a pyramid of stacked tuna cans

Choosing the Best Canned Food Items

The canned food aisle typically gets a bad reputation. Sure, there are some less-than-healthy options there. But we can’t discount the whole aisle just based on the way it’s packaged! The idea behind canned goods is that they are less expensive, and stay shelf-stable for a long time.

Healthy canned food options for type 2 diabetes

When you are living with type 2 diabetes, you may feel lost at the grocery store, unsure whether your usual food choices support a diabetes-friendly diet. Here are a few healthy options to add to your grocery cart when shopping the canned goods aisles!

Canned tuna

Due to its high protein and lack of carbohydrates, canned tuna is a healthy canned food option when you are living with diabetes. There are many kinds of canned tuna, so knowing the choices is helpful. Tuna can be packed in water or oil. If you choose oil, it will have a higher calorie and fat content, but also a higher level of healthy omega-3 fatty acids.

When tuna is packed in water, there are fewer calories, fat and fatty acids. If you are nursing or pregnant and need to watch your mercury consumption, canned light tuna is a better option than albacore tuna. Some easy ways to incorporate tuna into your meals include making tuna salad sandwiches, topping tuna over a lettuce and tomato salad, or even adding tuna to your favorite alternative pasta dish.

Low-sodium canned soup

Even though you may not currently have high blood pressure, diabetes and hypertension often go hand in hand. Following a low-sodium diet is a good idea. Canned goods are loaded with sodium to help preserve them, so choosing "low sodium" or "heart-healthy" options is key.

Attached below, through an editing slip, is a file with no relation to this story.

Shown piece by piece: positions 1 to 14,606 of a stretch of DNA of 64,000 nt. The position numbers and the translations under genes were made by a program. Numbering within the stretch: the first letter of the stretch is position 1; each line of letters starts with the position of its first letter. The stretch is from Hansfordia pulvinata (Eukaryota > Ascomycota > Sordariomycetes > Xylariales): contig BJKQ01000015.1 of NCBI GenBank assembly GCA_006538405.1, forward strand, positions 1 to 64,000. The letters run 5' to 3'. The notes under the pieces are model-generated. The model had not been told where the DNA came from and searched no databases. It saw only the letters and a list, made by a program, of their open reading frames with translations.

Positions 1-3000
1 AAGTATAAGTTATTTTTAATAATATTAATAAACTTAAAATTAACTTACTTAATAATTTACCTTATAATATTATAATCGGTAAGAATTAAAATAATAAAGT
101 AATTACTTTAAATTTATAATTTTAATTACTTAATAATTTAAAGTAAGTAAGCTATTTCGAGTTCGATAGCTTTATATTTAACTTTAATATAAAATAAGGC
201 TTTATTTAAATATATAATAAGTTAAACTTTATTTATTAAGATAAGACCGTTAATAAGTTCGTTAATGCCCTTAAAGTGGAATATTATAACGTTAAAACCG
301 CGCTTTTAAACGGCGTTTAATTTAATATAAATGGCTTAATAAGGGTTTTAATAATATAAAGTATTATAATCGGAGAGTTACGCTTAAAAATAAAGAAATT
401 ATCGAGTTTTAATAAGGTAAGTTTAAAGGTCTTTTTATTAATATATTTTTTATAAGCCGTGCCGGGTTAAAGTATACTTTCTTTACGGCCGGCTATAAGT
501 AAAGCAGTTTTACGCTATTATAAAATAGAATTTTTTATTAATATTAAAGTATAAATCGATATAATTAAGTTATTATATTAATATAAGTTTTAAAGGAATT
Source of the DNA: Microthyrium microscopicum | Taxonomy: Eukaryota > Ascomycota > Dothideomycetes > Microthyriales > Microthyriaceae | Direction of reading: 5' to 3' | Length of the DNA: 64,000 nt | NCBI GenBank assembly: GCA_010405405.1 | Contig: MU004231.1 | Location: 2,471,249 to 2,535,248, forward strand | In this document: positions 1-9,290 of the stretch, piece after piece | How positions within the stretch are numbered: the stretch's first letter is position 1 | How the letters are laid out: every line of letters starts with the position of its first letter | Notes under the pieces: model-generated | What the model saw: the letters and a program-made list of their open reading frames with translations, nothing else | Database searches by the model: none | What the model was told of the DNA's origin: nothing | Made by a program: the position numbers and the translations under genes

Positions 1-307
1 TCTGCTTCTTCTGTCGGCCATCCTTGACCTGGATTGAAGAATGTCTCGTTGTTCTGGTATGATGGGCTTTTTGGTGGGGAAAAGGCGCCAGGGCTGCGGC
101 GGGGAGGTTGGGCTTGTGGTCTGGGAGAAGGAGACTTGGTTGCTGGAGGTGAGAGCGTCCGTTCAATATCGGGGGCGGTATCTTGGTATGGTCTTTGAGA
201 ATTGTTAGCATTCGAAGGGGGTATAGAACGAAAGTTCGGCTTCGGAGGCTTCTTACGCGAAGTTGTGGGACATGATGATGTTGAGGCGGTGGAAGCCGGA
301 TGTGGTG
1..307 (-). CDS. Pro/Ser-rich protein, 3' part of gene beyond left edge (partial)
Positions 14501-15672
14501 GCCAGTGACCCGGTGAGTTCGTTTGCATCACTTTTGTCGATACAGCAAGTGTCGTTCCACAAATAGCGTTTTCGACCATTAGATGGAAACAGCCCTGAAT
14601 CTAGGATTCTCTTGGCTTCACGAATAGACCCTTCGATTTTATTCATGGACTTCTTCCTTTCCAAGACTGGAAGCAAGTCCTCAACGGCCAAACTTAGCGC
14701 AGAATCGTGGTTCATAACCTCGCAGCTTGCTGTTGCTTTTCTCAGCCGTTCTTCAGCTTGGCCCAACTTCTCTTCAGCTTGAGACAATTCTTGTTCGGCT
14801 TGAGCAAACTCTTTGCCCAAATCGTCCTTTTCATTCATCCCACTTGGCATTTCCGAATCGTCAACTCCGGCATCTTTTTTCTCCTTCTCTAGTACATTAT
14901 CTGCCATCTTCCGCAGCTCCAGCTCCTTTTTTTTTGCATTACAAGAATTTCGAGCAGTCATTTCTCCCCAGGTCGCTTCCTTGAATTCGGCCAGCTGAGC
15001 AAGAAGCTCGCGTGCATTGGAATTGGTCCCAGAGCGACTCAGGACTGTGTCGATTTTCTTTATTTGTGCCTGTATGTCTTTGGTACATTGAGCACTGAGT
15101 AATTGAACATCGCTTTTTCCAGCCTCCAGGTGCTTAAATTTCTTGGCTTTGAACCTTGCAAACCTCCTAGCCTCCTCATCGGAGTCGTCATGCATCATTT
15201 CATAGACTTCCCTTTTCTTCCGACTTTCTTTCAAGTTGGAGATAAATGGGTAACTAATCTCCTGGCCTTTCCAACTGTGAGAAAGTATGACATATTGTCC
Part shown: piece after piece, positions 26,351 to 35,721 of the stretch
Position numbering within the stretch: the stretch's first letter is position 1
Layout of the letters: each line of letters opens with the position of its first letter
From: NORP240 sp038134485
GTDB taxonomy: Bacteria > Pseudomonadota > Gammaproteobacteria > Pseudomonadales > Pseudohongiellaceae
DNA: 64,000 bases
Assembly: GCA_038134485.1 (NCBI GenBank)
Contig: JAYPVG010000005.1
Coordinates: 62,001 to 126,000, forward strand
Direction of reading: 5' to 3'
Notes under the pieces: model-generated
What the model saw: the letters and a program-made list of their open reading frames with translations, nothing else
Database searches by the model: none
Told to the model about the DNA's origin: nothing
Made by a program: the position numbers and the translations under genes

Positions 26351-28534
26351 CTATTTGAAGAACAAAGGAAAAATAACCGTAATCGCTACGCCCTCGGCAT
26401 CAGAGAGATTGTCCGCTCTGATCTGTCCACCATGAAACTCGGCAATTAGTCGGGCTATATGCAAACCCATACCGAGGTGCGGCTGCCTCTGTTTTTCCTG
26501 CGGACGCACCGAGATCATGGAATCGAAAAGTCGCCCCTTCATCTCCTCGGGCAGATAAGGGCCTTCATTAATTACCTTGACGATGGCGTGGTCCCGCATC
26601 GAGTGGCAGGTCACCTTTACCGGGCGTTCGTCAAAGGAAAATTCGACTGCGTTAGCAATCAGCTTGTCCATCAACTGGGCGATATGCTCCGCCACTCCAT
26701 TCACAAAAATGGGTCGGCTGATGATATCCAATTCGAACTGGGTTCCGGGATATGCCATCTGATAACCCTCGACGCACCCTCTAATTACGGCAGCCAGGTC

The low-sodium canned soups still have plenty of flavor. Look for soups that not only include vegetables but also have a protein source such as beans or meat. That added protein will aid in making you feel satisfied and full. Staying full is important when following a healthy diabetes diet! When we are more satisfied after a meal, we are less likely to snack in between meals.

Canned beans

Canned beans are an excellent source of protein and fiber. It is important to note that they also contain carbohydrates. Canned beans have added sodium. Straining and rinsing beans well prior to cooking or consuming can decrease the sodium content by up to 40 percent!

Some great ways to add beans to your diet are substituting beans for meat in a stir-fry, topping a salad, or even adding beans to tacos and soups. If you have never tried beans and don’t know where to start, some popular options are kidney beans, black beans, and garbanzo beans (chickpeas).

Canned tomatoes

Canned tomatoes are a hot commodity! When you really spend time in the canned goods aisle, you will be shocked to see the amount of space that is allotted just for tomatoes. Canned tomatoes often have a bolder flavor than fresh tomatoes. They are also an excellent source of lycopene which is important for healthy hearts.

Canned tomatoes come in low sodium options as well as flavored and the recipe options are endless. Keep them in your pantry to be added to casseroles and soups for an easy way to make dinner even more healthy!

Adding to recipes and grocery lists

Now you are ready to make your grocery list with shelf-stable and diabetes-friendly canned food products. You can find many more ways to incorporate these canned items into your diet by visiting our archive of recipes.

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